To There and Back Again

Six months ago in the wee hours of a Sunday morning I dreamed about my oldest son. In this dream, a police officer told me that my son had been hurt and was taken to the hospital. I kept asking over and over again, what happened? Was he going to be okay? There was never a response, just a click and then a dial tone on the other end.

A mother’s intuition can sometimes be unsettling and I woke up with a terrible sense of foreboding.

The next morning I received a phone call with the caller I.D. displaying West Virginia. Normally I don’t answer calls from another state because more times than not they are solicitors. However, I knew from the dream that I had that this call was going to be different. From my solar plexus, I knew that it wasn’t about my daughter overdosing again on heroin. I thank my lucky stars every day that she has gotten her life together and our relationship has blossomed because of her recovery. No, this was definitely different and I knew that I wasn’t going to be prepared, dream or not, for the news coming from the other end of the line.

I was relieved to hear that he was fine and that he was going to be okay, but he was in the hospital.

And then the story unfolded with information that I found difficult to process.

It was Two weeks before the incdent that he called me. He didn’t need money or anything, he just wanted to talk. He was living less than an hour away from us in Portland, but his daily life was busy with working full time and going to college.

I knew that he was stressed, his girlfriend of three years went off to college out of state and the long distance thing wasn’t working out too well. It was on again off again for 6 months before they officially ended it. He hated his job and had taken on too many classes. Add to that, he was having to deal with his alcoholic father who called him incessantly, all hours of the day and night while in a drunken stupor asking for favors that my son would inevitably give in to.

This was a 20 year-old who had reached his breaking point, but I never knew just how bad it had gotten for him. Yes, I knew these things were happening in his life, but the more I pried, the less I knew. He was careful to omit the sordid details; details that would eventually be revealed. He was always one who didn’t want to burden others with his problems, so he kept the conversation light, thanked me for listening and told me he loved me.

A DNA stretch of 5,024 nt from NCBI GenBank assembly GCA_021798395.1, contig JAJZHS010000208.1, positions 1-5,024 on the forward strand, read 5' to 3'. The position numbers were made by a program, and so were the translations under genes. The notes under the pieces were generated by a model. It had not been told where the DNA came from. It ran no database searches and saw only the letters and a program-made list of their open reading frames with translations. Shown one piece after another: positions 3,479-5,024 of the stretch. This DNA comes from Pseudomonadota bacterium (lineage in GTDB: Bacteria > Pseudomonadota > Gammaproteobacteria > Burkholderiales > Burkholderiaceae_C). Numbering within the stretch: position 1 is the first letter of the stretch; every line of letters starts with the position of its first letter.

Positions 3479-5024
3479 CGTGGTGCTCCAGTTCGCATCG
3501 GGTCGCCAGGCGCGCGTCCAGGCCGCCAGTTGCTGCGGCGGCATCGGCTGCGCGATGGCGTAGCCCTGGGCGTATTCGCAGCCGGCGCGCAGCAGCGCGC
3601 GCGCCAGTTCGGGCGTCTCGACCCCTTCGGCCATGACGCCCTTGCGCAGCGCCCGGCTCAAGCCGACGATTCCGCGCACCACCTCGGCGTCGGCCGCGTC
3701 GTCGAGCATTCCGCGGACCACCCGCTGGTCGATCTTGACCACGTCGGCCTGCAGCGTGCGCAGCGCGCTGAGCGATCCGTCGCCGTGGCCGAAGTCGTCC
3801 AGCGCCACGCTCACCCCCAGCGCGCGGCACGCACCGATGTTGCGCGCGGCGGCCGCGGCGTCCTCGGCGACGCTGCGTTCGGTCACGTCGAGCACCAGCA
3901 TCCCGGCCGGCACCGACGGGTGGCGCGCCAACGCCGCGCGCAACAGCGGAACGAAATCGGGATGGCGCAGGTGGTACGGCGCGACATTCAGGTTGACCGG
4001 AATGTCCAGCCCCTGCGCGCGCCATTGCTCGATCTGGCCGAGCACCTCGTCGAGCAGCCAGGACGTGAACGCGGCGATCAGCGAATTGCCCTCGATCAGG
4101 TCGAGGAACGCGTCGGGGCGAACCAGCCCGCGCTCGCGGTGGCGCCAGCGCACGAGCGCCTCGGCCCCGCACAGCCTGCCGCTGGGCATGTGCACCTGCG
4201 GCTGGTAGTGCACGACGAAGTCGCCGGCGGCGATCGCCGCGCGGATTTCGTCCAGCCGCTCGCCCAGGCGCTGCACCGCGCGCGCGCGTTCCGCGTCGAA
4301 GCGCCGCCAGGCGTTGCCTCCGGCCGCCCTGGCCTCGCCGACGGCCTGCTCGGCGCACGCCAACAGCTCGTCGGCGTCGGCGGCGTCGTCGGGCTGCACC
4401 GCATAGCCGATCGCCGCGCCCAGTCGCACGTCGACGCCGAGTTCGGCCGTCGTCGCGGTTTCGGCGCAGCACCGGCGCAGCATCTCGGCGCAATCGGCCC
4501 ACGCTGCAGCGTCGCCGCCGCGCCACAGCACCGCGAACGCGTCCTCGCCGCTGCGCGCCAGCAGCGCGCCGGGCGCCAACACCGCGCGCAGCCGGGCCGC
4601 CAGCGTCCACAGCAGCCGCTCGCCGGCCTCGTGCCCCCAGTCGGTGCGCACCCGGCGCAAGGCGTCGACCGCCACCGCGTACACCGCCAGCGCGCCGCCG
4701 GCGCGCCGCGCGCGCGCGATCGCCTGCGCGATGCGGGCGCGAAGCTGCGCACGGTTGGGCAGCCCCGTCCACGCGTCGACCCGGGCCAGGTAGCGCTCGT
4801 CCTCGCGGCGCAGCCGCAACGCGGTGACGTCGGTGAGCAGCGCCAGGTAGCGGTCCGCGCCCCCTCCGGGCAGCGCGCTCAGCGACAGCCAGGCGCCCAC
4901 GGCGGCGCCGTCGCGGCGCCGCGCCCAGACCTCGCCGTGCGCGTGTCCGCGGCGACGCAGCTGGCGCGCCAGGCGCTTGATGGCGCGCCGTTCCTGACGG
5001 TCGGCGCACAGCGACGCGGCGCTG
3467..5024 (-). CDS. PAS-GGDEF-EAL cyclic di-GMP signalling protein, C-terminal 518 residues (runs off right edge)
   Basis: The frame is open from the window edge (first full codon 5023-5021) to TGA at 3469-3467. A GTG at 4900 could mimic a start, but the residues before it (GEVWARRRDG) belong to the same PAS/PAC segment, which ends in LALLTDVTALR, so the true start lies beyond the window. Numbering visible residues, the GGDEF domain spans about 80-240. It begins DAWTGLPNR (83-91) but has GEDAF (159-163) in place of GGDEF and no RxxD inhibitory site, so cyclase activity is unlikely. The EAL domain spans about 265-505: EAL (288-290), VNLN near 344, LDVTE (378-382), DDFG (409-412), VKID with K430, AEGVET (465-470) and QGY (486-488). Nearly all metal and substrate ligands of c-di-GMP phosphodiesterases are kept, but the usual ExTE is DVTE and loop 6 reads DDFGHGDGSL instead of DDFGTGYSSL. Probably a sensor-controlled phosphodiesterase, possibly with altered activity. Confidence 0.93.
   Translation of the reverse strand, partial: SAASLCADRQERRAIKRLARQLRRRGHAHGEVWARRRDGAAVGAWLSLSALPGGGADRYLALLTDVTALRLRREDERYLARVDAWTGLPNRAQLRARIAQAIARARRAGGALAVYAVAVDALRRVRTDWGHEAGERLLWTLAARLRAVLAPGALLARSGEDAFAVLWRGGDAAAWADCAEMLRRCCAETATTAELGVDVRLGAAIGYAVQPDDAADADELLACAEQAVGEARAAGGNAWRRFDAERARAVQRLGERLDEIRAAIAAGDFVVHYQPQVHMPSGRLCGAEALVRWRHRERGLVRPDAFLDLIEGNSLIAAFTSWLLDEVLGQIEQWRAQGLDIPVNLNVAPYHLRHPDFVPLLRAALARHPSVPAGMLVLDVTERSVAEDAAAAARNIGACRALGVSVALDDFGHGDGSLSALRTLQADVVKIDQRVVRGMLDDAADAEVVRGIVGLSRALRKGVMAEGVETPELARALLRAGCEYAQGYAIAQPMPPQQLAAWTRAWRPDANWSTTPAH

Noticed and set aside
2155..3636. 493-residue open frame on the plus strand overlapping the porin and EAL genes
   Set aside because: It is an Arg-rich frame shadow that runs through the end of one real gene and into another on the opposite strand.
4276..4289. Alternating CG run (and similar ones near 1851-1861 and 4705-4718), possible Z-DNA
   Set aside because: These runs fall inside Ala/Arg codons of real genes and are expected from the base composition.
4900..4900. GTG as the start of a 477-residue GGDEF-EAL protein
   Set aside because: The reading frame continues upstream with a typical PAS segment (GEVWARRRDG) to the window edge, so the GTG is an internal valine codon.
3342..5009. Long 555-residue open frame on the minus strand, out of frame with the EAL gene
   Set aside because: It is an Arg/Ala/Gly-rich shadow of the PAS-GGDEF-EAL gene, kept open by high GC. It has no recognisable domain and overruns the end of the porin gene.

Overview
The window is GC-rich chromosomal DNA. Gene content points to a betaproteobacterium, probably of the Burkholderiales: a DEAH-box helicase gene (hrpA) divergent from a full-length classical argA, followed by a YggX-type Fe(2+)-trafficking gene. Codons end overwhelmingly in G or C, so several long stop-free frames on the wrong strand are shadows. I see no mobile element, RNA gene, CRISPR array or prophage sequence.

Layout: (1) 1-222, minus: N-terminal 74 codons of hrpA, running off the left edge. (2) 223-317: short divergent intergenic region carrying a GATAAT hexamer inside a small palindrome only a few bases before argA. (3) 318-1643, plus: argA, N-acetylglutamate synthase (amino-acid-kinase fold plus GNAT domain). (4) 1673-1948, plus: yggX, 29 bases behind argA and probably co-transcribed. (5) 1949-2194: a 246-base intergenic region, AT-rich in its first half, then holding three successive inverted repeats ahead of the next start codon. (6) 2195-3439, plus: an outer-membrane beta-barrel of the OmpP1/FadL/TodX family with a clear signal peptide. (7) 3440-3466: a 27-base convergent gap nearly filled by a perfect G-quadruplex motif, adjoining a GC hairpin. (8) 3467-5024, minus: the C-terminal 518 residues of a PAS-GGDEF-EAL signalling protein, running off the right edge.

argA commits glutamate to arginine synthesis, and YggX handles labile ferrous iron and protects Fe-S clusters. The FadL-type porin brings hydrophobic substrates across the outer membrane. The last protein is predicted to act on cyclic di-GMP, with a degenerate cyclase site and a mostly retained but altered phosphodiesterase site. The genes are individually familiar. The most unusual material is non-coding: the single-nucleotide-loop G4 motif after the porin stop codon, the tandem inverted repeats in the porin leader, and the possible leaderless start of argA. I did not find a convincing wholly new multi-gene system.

A few days later he just up and left at 3 a.m. He packed his car and headed to Kentucky of all places, to visit “friends” he had met on an online game. When he called me from Missouri, I was shocked, but he was an adult. As hard as it was, I bit my tongue. I couldn’t very well ask him what the hell was he doing or demand that he come right home. He was in good spirits and sounded happier than he had for several months.However, this journey he was on wasn’t all he had hoped it would be. He realized that no matter how far he went, he wasn’t going to be able to escape his problems.

So he had decided that there was really only one solution to his misery. After some quick research, he found what he was looking for. He got in his car and drove four hours east. With a Sharpie he wrote his first and last name on one arm (to make sure his body could be identified) and the password to his phone and laptop on the other. He then climbed out onto the ledge of a bridge that is known as a hot spot for suicides. People are drawn to this place with its impressive height and view of the Appalachian Mountains. It was a sure thing to extinguish feelings of hopelessness.

It just so happened that on this sunny day a sheriff’s deputy was on patrol and saw a car illegally parked alongside the bridge. This usually meant only thing, and sure enough he was found standing on the 3 foot wide ledge. This situation was very personal to the deputy because she lost her sister to suicide just three weeks prior. She called for backup and they were able to talk him into being helped from the ledge and taken to the psychiatric unit at the hospital.